No. I’m sorry. This is the last of my misleading blog titles. This is not a post about the me and my partner’s imaginary jet setting lifestyle. It’s a continuation of the saga about the use of music in my Advanced Class.
- My class had been introduced to Tom Waits’s ‘I Hope I don’t Fall in Love with You’
- And have brought in lyrics of their favourite English songs
- Which led to a discussion about Lady Gaga and we watched her music video Telephone.
- They were given the homework of researching the artist Roy Lichtenstein.
This is what happened next…
The next day, the students were put in groups to recall what they had done the day before, and this naturally led to them discussing their interpretation of the Lady Gaga music video. We started to discuss the use of colours in the video and the parallels they could draw to Lichtenstein’s work, alongside those of his contemporaries such as Andy Warhol, all of which represented, albeit sometimes ironically, the pop icons and all that is wholesome and desired in the modern American world.
Some of the students had not just gone and researched Roy Lichtenstein, but had googled ‘Analysis of Lady Gaga’s Telephone’ and found other views on what they thought the video meant. Suggesting that ‘mind control’ could be a theme of the video, a student went on to explain the literal visual cues of Lady Gaga’s wearing of Coke cans and then a telephone on her head, and this bloomed into a discussion about the significance of the products placements featured in the video…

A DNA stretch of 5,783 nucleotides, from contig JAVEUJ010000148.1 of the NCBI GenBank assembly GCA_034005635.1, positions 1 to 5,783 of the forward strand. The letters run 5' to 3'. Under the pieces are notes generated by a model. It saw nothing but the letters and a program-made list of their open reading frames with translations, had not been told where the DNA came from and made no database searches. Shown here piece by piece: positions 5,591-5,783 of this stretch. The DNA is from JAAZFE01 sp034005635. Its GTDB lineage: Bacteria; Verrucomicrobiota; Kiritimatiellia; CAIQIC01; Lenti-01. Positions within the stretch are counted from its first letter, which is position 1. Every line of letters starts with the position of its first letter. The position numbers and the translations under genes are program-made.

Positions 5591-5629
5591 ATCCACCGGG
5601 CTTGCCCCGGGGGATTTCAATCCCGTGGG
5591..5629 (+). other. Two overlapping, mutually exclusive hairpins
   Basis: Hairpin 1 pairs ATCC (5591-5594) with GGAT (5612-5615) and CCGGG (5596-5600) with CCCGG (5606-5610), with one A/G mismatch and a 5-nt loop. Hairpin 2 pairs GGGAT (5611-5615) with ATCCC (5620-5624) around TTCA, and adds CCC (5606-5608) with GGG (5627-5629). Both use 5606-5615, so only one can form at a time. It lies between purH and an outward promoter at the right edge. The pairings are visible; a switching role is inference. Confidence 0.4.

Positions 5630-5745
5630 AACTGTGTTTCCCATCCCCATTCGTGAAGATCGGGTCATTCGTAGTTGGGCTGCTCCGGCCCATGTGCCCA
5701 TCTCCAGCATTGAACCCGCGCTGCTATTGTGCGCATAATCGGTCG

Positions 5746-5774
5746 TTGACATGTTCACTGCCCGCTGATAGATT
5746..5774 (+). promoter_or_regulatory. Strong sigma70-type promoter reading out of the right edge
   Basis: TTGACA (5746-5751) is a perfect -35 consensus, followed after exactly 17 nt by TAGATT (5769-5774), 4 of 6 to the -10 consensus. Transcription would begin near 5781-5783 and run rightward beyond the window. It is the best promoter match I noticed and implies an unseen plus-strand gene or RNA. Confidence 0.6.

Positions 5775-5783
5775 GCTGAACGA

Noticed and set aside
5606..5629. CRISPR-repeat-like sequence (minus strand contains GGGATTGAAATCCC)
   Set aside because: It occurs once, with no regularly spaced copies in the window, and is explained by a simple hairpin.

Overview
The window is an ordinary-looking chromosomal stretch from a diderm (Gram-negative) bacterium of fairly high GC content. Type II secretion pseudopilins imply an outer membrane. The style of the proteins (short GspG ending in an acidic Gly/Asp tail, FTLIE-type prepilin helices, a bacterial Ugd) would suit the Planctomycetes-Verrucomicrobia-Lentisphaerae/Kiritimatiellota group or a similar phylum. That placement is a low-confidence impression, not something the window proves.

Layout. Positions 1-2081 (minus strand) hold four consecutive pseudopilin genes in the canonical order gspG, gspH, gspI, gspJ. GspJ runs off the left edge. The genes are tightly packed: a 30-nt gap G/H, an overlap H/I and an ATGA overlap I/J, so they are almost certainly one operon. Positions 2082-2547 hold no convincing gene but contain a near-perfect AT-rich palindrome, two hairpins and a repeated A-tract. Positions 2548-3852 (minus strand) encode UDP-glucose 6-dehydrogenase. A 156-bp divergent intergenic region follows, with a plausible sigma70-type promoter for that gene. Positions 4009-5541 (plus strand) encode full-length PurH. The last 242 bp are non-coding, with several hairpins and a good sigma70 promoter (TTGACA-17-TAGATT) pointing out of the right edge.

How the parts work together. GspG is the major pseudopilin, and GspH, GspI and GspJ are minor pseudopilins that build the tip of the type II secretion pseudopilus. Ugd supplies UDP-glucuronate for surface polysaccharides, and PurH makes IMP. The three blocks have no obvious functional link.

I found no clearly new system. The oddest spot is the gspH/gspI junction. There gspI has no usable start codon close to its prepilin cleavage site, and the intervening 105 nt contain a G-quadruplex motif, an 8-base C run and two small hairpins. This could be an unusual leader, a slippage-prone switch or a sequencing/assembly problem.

(There are so many! Here is a list: Virgin Mobile, LG – Mobile Phone, Coke and Diet Coke, Chanel – Sunglasses, Polaroid, Monster – Beats Headphones, Plenty of Fish – dating website, Miracle Whip – Mayonnaise, Wonder Bread…can you spot any more?)
We wondered whether the product placements were actually there to promote the products or as a tongue in cheek social commentary on the way our minds were controlled by advertising and marketing firms. One student then mentions the portrayal of food in the second half of the video. We discussed if it was Lady Gaga and Beyonce poisoning the people in the café, or if it was American food culture and eating habits that were doing the poisoning… Some thought that the use of the American flag colours in the Super Hero costumes Lady Gaga and Beyonce wore while they were dancing around the dead people confirmed that the video was a dig at American consumerism and materialism, and questioned the authenticity of the product placements.
The discussion about consumerist societies and our susceptibility to being influenced soon turned into one about advertising campaigns and strange ways that companies used to market their products and gain publicity. In pairs, students shared with each other the most notorious advertising campaigns in their countries, and this got students quite excited. Even those paired up with partners from the same country brought up different adverts that they remembered, and reminisced about how good (or bad) they were.
It was time for our usual 15-minute break, and so I gave them the task of finding their ad on Youtube so that they could show the class after the break. We were entertained with mini-presentations from the different students who talked about ads that gave rise to publicity coming from :
1) the extreme bad acting of a Uruguayan alcoholic beverage,
2) a Brazilian real estate company’s owner talking about his family and his phrase ‘My daughter is in Canada’ being made famous nation-wide
3) a car ad that featured a catchy jingle and animated ponies dancing around in the engine as a play on the word ‘Horse-Power’
4) A Peruvian tourism board short documentary filmed in Peru, Nebraska.